Four Concerns About Storage Tank Legislative Rollback
A bill to roll back regulations of storage tanks is making its way through the legislature. This week the House Judiciary Committee passed a version of Senate Bill 423 by a narrow vote of 13 to 12 without making any significant changes to the proposed legislation.
In the wake of last year’s Freedom Industries spill that contaminated drinking water for 300,000 people in and around the state’s capital city, the Above Ground Storage Tank Act was passed into law. A year later, a set of bills emerged in the House and Senate that aimed to reduce the number of regulated tanks regulated in that act from about 48,000 to about 100, according to policy analysts.
The Department of Environmental Protection reports that they played no part in initiating this new legislative action. Legislators say the 2014 act went too far by requiring duplicitous regulations for industry. Their answer to industrial push-back is now an amended version of Senate Bill 423 which also reduces the scope and stringency of last year’s act.
1. Regulations don’t matter if there’s weak enforcement.
Paul Ziemkiewicz is the director of the West Virginia Water Research Institute. He remembers presenting information to the Legislature after last year’s chemical spill.
“My point was that we had rules on the books,” Ziekiewicz recalled. “One was federal legislation 40 CFR 112 which is the Oil Spill Control and Countermeasures Act. That requires that all tanks that are 1,320 gallons have secondary containment, regular inspections. It’s a nation-wide rule.”
Ziemkiewicz also points out additional state rules enacted in the mid-1990s that require almost the same measures as the federal rule. He said the MCHM spill in January of 2014 was really the result of inadequate enforcement.
What came to light during the course of the Freedom Industries investigation was that regardless of the rules on the books, the Freedom tanks, perched on the Elk River a mile and a half upstream from a major public water intake did not have a groundwater protection plan as required by state law.
There was a compliance report filed in 2009 by the DEP’s Department of Air Quality that mapped and detailed the site and contents therein. But agency officials say it wasn’t the responsibility of the DEP to inspect storage tanks or secondary containment measures.
That lack of oversight is something last year’s act set out to address.
2. Protecting groundwater isn’t the objective.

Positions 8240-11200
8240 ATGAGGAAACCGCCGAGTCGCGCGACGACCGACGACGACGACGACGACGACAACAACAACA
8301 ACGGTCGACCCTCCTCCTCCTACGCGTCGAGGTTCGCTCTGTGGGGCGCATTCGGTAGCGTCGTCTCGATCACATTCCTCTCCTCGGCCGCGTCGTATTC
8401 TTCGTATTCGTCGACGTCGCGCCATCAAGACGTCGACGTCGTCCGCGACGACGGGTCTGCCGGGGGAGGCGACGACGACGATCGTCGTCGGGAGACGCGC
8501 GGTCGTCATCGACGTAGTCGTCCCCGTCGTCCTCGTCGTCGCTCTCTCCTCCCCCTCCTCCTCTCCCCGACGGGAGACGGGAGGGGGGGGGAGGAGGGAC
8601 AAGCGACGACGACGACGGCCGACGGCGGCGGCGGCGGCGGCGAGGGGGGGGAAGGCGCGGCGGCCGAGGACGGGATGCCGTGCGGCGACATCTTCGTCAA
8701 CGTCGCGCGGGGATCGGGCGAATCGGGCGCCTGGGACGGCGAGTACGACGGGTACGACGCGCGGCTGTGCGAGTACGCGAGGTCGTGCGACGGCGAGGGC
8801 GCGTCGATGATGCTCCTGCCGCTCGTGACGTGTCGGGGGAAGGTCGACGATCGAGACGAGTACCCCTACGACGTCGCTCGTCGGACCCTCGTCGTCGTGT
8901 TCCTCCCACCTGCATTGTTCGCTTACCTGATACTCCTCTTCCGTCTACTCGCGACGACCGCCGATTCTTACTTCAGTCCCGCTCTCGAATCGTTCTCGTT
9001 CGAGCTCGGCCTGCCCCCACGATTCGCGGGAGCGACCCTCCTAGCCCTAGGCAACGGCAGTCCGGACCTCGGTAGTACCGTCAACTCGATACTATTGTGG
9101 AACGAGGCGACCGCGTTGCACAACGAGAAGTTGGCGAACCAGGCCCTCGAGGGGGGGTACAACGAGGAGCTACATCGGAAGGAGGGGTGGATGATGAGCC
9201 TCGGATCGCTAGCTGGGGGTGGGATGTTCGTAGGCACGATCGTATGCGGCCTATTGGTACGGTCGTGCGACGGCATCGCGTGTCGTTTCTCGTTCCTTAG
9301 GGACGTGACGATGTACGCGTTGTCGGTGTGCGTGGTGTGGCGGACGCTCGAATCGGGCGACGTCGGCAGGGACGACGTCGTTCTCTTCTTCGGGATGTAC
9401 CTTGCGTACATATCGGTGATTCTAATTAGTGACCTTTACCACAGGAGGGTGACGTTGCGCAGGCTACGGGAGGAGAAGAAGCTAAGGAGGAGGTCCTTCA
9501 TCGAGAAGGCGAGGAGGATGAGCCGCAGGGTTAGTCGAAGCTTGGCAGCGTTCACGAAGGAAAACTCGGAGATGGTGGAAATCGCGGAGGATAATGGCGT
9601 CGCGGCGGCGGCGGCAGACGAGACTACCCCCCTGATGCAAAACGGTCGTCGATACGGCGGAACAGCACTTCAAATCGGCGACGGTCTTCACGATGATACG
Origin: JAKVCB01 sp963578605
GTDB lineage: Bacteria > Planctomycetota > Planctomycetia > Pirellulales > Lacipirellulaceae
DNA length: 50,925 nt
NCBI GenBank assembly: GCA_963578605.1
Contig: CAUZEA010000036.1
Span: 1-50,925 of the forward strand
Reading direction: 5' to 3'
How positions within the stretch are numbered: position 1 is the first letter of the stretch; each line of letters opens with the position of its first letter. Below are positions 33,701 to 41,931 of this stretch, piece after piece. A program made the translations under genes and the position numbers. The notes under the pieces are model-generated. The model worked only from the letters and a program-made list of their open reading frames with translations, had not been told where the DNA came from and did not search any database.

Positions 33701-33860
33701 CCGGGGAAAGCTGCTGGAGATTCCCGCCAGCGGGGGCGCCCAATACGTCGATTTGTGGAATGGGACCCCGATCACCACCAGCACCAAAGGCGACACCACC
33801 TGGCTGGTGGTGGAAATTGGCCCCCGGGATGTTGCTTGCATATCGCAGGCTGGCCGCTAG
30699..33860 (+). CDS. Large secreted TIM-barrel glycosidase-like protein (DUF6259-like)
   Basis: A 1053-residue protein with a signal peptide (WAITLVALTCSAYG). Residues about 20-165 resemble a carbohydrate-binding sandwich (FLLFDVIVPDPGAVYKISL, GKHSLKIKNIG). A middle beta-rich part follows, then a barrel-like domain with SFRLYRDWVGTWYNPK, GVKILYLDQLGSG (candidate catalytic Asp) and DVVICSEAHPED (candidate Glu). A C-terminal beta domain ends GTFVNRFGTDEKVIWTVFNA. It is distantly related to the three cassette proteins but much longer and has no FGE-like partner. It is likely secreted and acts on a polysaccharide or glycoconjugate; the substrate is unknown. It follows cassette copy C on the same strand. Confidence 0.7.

Julie Archer from West Virginia Surface Owners Rights Organization says last year’s bill extended extra protections to not only public water systems, but to groundwater in general.
“It has the potential to improve the inspection and the maintenance of tanks that could affect rural landowners who rely on private water wells for drinking and other uses,” Archer said.
But improving groundwater protection was never the objective, according to lawmakers. Legislators and Secretary Randy Huffman at the DEP indicate that SB 423 is more closely aligned with the original version of legislation Governor Tomblin introduced in 2014—legislation designed to protect public water systems specifically.
3. Five-Hour Zones of Critical Concern. During Fall or Spring?
Huffman says this year’s proposed legislation does allow for adequate regulatory controls for tanks deemed a high risk to public drinking water supplies. SB 423 tries to focus DEP regulatory efforts on tanks in zones where, if there were a spill, contamination could reach public water intake within five hours.
“The zone of critical concern is determined using mathematical model that accounts for stream flows, gradient and topography. The length of the zone of critical concern is based on a five-hour time-of-travel of water in the streams to the intake.”
While lawmakers have been told that about 12,000 tanks currently would fall into these “zones of critical concern,” the five-hour flow detail befuddles the director of the WV Water Research Institute, Paul Ziemkiewicz.
“If a stream is moving at say four miles an hour, then that zone is 20 miles long. On the other hand if it’s moving at one mile an hour, it’s five miles long. So that means you have a different zone of critical concern during winter, with spring run-off, than late summer. If you use the maximum value, there aren't many places in the state that would not be in a zone of critical concern.”
4. Are we creating loopholes?
Executive director of the WV Rivers Coalition, Angie Rosser, is worried about the bill’s potential to create loopholes for industry. Tank owners of the 12,000 tanks in zones of critical concern, she says, can opt-out of the regulation by naming other regulatory programs that exist.
“We are looking to make sure that if that alternative compliance is pursued that it is at least as stringent as what is in the [Above Ground Storage Act].”
Rosser hopes that when the bill is heard in the House chamber this week, amendments will be adopted that specify more clearly the extent of and frequency of tank inspection as well as language to guarantee public water utilities are fully informed of water contamination threats.